CHEM Trust have discovered that the European Food Safety Authority (EFSA) have admitted that the abstract of January’s risk assessment of the commonly used hormone disrupting chemical bisphenol A incorrectly stated that there was ‘no health concern’.
CHEM Trust wrote to the EU Health Commissioner on 25th February complaining about EFSA’s misrepresentation of the risk assessment and had a reply from DG Health dated 24th March. EFSA changed the text of the abstract on 25th March 2015, the next day. It seems highly likely that CHEM Trust’s letter triggered this change by EFSA.
The new abstract notes (our emphasis):
“This Executive Summary of the Scientific Opinion, published on 25 March 2015, replaces the earlier version published on 21 January 2015.*”
“* An editorial amendment was made to the abstract to align the wording with that of the summary and body of the opinion. This does not affect the contents or conclusions of the opinion. The original opinion is available on request, as is a version showing all the changes made.”
The original abstract stated (our emphasis):
“By comparing this t-TDI with the exposure estimates, the CEF Panel concluded that there is no health concern for any age group from dietary exposure or from aggregated exposure.”
We pointed out the error in this abstract in our blog on the day the opinion was published, 21st January 2015. The assessment actually said that there was ‘low health concern from aggregated exposure’, which is not the same as ‘no health concern’.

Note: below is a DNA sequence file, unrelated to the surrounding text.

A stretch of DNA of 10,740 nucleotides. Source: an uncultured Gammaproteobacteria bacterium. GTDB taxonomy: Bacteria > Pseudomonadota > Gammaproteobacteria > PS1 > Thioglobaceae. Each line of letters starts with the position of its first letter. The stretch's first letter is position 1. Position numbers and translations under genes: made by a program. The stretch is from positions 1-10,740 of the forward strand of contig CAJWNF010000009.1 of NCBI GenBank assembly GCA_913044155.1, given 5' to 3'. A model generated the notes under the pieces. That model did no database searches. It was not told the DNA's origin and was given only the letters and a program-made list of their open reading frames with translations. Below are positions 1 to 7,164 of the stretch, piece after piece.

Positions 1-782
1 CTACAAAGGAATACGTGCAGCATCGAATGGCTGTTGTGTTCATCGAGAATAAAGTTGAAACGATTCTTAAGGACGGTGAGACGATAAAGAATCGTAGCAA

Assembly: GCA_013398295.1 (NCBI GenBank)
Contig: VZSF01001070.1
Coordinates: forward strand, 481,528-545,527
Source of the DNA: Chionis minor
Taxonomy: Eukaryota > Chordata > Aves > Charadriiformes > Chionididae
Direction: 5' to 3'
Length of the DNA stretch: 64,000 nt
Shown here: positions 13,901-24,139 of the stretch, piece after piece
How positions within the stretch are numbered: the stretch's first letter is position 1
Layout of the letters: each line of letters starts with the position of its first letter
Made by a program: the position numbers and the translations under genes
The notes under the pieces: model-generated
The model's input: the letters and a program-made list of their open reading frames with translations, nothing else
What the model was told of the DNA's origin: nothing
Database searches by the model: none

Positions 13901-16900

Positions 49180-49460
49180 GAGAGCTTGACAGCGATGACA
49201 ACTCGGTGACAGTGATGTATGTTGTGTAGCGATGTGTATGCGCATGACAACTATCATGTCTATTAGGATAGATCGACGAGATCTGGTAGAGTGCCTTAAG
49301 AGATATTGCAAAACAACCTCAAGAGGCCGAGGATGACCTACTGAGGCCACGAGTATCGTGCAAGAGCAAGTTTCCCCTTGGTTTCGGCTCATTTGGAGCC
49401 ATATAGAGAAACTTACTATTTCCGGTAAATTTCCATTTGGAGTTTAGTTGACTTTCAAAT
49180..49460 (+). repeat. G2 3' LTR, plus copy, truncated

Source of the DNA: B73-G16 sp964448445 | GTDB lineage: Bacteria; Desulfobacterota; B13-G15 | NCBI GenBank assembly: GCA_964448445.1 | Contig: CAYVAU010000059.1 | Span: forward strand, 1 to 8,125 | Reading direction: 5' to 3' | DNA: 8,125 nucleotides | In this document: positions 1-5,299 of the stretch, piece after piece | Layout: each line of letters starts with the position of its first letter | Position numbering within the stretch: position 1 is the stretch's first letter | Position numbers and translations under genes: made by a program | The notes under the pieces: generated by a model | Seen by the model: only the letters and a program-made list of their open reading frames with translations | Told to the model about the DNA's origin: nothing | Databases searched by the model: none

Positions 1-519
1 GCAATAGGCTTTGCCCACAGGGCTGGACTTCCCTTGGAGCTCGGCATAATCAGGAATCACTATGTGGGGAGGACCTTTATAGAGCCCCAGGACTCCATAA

The only change in the revised abstract is to correct the sentence we had highlighted as incorrect (our emphasis):
“By comparing this t-TDI with the exposure estimates, the CEF Panel concluded that there is no health concern for any age group from dietary exposure and low health concern from aggregated exposure.”
Michael Warhurst, Executive Director of CHEM Trust, said:
“CHEM Trust welcomes EFSA’s belated admission that they misrepresented the results of the bisphenol A risk assessment in the abstract of the assessment.
However, as we set out in our letter to EFSA’s Director General, the incorrect press release remains on their web site, along with an incorrect briefing.
They need to correct all their materials relating to this risk assessment, and announce that they are doing this, otherwise people will be confused as to the real outcome.
EFSA must also establish – and reveal – how the abstract and communications materials ended up misrepresenting such an important issue”
For the latest information on bisphenol A in our blog, click here.